When you don’t take your own advice

Chuck and I are going on a trip, but before we leave I have eleventy billion tasks to complete. I’m not entirely sure how I got here, but I’m certain it has to do with the number of times I said yes compared to the zero times I said no. 

This is exactly what I tell others not to do. 

When I should be looking forward to our vacation and planning itineraries, I am managing tension headaches and working at my desk from 7 a.m. to 9 p.m. almost every day scratching items off my to-do list.  In between assignments and the professional work I’ve committed to, I’m training for my 21st race, getting the boys to their respective places,  and tending to myriad daily details, such as making food for people to eat.

Some of this is expected. There’s always a rush of tasks before a trip, and if you’re like me, in order to leave with a clear head, everything must be in order – from finishing laundry and restocking toiletries to paying bills early and thinking of all the things that could happen and mitigating potential disasters ahead of time. 

It’s nonsensical.

Something’s gotta give, so I’m going to spend the next few weeks discerning what needs to change because since our school year started I’ve spent exactly zero minutes writing fiction. I’ve spent no time querying. I’ve done the bare minimum when it comes to race training, so I’m legitimately concerned about suffering an injury on the days I increase mileage to double digits. I’m not cooking the kind of meals I prefer to feed my family and instead am piecing together quick and easy bites. That’s fine sometimes, but…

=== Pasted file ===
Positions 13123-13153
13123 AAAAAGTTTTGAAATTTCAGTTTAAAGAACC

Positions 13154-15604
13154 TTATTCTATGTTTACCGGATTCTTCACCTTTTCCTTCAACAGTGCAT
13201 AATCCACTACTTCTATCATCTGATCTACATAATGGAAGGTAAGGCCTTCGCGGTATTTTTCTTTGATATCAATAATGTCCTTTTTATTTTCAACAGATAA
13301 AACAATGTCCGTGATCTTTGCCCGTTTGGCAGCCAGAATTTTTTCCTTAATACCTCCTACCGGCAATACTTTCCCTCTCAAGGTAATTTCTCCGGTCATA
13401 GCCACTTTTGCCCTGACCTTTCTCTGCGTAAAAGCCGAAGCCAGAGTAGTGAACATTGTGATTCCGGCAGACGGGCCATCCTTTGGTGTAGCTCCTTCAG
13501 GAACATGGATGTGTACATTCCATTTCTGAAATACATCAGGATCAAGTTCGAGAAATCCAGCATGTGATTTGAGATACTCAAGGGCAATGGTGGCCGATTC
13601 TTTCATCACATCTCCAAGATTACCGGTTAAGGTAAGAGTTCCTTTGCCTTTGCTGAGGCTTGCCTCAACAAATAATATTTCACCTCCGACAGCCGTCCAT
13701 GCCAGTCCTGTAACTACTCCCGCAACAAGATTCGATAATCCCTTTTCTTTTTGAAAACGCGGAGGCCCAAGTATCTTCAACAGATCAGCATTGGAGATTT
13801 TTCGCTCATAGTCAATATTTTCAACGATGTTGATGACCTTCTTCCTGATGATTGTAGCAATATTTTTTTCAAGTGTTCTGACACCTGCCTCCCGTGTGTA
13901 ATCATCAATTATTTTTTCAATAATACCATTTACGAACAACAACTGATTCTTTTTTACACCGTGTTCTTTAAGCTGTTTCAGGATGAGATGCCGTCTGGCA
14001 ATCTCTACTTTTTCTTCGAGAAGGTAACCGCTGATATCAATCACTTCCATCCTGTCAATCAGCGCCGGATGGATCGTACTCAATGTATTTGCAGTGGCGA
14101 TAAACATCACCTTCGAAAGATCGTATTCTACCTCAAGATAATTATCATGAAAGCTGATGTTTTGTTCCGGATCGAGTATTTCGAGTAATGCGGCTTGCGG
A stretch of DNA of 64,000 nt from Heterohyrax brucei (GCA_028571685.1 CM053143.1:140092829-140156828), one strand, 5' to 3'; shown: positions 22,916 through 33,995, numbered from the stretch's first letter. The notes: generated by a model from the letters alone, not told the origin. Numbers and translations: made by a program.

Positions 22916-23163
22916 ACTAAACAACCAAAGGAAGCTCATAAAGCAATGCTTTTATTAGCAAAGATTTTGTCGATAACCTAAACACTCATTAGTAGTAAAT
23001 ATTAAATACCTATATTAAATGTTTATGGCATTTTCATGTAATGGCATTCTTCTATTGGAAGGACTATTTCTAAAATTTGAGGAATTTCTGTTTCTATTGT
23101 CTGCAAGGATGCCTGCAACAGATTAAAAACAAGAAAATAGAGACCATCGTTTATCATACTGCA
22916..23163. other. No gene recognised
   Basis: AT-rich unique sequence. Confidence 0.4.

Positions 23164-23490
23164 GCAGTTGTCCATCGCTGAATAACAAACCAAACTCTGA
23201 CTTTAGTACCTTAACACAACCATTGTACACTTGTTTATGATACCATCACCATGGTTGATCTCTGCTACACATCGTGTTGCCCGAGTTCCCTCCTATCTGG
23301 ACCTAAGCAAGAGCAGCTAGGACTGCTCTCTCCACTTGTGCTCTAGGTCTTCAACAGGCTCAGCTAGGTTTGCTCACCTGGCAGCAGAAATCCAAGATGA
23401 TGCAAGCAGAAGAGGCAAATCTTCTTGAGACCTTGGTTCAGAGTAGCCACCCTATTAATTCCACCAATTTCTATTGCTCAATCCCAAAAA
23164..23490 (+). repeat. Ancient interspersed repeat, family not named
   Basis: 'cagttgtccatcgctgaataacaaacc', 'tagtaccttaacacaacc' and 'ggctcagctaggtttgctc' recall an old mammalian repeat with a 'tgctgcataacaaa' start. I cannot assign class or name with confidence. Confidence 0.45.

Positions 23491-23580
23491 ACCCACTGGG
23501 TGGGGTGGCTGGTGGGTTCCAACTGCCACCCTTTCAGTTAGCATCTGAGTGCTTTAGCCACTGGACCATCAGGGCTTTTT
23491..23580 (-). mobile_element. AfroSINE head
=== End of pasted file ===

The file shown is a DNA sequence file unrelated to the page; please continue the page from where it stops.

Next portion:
Something’s gotta give.

Maybe the problem is more about how I manage my time and less about the assignments I accept (or give myself). Or, maybe I’m just doing too much and my inability to handle the workload proves that I am, in fact, not Wonder Woman. 

I could’ve sworn I was.

I deleted my professional Facebook page last week, which is a start, because I no longer want to advertise photography and work with strangers. Instead, I’ll keep photographing friends and family as my schedule allows and leave it at that.

I also need to devise effective strategies for assignments I give in the four co-op classes I teach. It is a colossal mistake on my part to assign papers in three classes with due dates at the same time. The single thing I dislike about teaching is grading, so I do myself no favors to have 40+ papers to read and grade in only a few days. (Seriously, Jennie! What were you thinking?)

I will never be the girl who gets up at 5 a.m. to run, but I need to reevaluate my exercise routine and carve out non-negotiable time to focus entirely on running. Despite reaching my goal of running 20 races by 40 years old, I have no reason to stop. I’m running my 21st race on Sunday and have already registered for a local half marathon in December. I love it, it’s good for me, and I need to make it a priority.

Finally, I need to be selective about the freelance assignments I accept so I can be more available to help the boys with their co-op classes. (High school is no joke.) This is probably the most essential reconfiguration because it’s the main source of time suckage. 

I am desperate for downtime, fleeting moments when I can turn off my brain and let it rest. Recently I interviewed a professional with a local Alzheimer’s foundation and she said the constant go-go-go and juggling ten thoughts at once (which is basically the description of every mom I know) is not good for our brains. Instead of strengthening our brain function, it’s taxing. It was like a two-by-four to the head. Not only does my frazzled disposition shift the energy in the house, I’m actually hurting my own health in the long run.

So, all this is to say that if I tell you no in the near future, it’s not personal to you. It’s personal to me. 

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